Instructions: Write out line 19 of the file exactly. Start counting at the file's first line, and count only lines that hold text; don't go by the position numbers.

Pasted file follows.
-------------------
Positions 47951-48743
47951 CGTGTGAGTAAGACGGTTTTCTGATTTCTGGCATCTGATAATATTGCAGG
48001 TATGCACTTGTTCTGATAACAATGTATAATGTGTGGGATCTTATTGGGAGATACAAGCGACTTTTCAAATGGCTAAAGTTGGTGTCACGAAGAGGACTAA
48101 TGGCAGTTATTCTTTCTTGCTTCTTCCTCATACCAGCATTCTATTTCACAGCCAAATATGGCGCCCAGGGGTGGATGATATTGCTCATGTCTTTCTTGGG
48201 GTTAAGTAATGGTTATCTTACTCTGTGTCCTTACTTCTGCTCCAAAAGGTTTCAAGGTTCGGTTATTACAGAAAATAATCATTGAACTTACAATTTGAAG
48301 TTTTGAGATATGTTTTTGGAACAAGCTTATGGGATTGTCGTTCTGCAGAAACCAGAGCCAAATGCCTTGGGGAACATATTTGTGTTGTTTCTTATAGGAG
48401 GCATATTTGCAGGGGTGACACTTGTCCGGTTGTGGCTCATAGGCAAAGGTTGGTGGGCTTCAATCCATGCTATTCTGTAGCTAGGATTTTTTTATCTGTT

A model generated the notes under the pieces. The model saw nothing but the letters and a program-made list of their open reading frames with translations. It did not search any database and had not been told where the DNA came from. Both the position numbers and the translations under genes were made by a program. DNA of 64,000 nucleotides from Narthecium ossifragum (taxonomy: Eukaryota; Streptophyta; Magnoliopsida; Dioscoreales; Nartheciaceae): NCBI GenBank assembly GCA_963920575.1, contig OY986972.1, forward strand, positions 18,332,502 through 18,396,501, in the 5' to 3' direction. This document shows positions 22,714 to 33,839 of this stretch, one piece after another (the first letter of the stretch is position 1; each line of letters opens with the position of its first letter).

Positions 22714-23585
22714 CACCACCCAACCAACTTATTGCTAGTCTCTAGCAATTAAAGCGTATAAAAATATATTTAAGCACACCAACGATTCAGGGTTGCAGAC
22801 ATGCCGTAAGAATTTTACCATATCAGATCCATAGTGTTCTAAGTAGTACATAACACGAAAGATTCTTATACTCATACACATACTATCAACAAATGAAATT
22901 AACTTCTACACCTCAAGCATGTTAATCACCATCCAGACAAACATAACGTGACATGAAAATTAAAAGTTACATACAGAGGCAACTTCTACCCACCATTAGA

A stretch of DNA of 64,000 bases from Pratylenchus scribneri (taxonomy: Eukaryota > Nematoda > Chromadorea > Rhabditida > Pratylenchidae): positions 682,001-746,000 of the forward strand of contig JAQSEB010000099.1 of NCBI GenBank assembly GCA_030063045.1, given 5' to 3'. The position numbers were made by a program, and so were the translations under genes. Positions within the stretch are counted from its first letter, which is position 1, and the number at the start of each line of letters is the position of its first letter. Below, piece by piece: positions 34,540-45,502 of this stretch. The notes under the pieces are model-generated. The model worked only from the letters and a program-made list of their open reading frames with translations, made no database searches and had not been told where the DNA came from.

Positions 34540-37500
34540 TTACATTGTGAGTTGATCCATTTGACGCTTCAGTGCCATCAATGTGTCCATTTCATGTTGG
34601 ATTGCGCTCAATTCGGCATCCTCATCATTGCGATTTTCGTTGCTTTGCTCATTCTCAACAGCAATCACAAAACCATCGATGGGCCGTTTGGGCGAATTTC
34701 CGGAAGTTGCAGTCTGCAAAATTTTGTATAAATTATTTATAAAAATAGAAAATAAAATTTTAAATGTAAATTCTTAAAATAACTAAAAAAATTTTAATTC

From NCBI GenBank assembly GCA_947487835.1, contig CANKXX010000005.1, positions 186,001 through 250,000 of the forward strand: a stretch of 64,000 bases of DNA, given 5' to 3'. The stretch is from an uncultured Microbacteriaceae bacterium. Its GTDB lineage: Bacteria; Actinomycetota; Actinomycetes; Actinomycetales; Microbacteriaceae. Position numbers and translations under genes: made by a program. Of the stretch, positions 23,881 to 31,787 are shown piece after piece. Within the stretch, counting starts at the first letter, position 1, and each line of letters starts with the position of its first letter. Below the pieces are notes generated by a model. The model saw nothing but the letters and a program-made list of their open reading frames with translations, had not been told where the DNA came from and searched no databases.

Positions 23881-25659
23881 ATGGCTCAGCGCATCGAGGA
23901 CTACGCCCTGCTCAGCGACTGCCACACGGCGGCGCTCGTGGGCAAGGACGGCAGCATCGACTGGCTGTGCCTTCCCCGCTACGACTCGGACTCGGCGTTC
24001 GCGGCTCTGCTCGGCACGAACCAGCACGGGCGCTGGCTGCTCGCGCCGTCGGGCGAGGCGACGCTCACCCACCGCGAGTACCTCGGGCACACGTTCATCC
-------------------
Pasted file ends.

Positions 23881-25659